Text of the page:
South Africa introduces minimum performance for lamps
The South African government has effectively banned traditional lighting technologies by introducing minimum efficacy performance standards (MEPS).
It has ruled that all light sources for sale in the country should have a minimum luminous efficiency rate of 90 lumens per watt (lm/W) rising to 105 lm/W in 2026. The legislation effectively limits most applications to the use of LED.
It is a big upheaval in the South African market where, on average, a typical incandescent lamp currently produces 12 lm/W, with an average for energy-saving compact fluorescents lamps of 55 lm/W and 80 lm/W for LED lamps.
Based on United Nations’ assessment data, the transition to energy efficient lighting in South Africa could result in potential annual savings in 2030 of at least 1 TWh of annual electricity savings.
The South African government was advised by the non-government organisation Clasp which lobbies policy makers around the world to implement carbon-cutting legislation.
The UK government has also proposed introducing MEPS, but with higher minimum performance than South Africa. It wants light sources and lamps to have an efficacy of 120 lm/W, rising to 140 lm/W in 2027.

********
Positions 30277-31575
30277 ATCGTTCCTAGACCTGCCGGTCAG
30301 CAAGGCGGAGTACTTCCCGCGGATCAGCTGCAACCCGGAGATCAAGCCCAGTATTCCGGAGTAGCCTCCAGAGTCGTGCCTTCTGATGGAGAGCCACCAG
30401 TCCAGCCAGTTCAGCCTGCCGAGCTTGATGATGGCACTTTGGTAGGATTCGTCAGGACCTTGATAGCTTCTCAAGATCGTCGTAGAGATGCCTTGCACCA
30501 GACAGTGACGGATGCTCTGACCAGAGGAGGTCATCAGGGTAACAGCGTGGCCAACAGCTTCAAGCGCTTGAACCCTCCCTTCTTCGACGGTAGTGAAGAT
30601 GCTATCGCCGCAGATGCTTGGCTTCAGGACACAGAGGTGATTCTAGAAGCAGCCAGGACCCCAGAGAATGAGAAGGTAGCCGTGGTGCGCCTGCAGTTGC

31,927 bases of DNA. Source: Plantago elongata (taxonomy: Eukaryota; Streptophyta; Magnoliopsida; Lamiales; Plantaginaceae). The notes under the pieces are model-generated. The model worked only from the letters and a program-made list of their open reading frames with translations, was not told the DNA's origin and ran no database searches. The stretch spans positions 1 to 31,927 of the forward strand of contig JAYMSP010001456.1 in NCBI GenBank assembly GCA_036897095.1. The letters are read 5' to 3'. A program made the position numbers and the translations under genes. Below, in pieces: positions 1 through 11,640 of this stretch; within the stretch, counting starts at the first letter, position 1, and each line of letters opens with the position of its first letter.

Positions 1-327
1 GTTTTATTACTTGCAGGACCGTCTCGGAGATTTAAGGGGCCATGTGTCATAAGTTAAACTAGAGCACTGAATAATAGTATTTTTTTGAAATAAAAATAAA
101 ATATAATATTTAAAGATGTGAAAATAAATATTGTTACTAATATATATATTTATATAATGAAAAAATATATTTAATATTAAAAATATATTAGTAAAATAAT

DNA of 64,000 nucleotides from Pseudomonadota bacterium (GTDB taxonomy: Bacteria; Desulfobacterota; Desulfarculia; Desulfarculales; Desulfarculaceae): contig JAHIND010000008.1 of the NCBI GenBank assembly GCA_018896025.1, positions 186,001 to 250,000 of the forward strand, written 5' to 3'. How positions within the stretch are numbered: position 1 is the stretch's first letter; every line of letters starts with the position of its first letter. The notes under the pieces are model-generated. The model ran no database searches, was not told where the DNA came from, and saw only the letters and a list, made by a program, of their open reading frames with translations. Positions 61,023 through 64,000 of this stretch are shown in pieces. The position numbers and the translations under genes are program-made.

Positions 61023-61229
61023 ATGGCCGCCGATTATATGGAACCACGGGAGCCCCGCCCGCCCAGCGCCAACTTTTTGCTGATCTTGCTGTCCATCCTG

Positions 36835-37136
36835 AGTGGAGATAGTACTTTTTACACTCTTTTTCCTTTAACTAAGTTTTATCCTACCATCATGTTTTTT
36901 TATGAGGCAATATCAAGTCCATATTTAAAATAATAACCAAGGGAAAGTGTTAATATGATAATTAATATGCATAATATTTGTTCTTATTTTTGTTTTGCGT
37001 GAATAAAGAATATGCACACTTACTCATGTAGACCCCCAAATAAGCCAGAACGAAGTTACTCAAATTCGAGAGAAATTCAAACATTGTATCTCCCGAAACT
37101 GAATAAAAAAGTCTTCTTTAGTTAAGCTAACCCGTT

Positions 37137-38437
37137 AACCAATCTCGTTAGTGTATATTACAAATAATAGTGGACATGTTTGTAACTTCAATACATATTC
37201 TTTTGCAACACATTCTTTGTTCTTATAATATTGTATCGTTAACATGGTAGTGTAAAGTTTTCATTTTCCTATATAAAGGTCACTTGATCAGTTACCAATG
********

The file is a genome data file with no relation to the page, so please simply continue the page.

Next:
However, the lighting industry is lobbying to moderate the measures which it believes are not realistic.
A delegation from the Lighting Industry Association has discussed the concerns of the sector with the Department of Energy Security and Net Zero.
Under the proposals, there are modest concessions for mains voltage light sources, directional light sources, ‘connected’ light sources, light sources with a Colour Rendering Index greater than 93, light sources with a correlated colour temperature of under 2000K, and light sources with an output of less than 400 lm.
Despite the concessions, a large proportion of lamps currently on the market fail to exceed 120 lm/W and face effective banning if the proposal go ahead.
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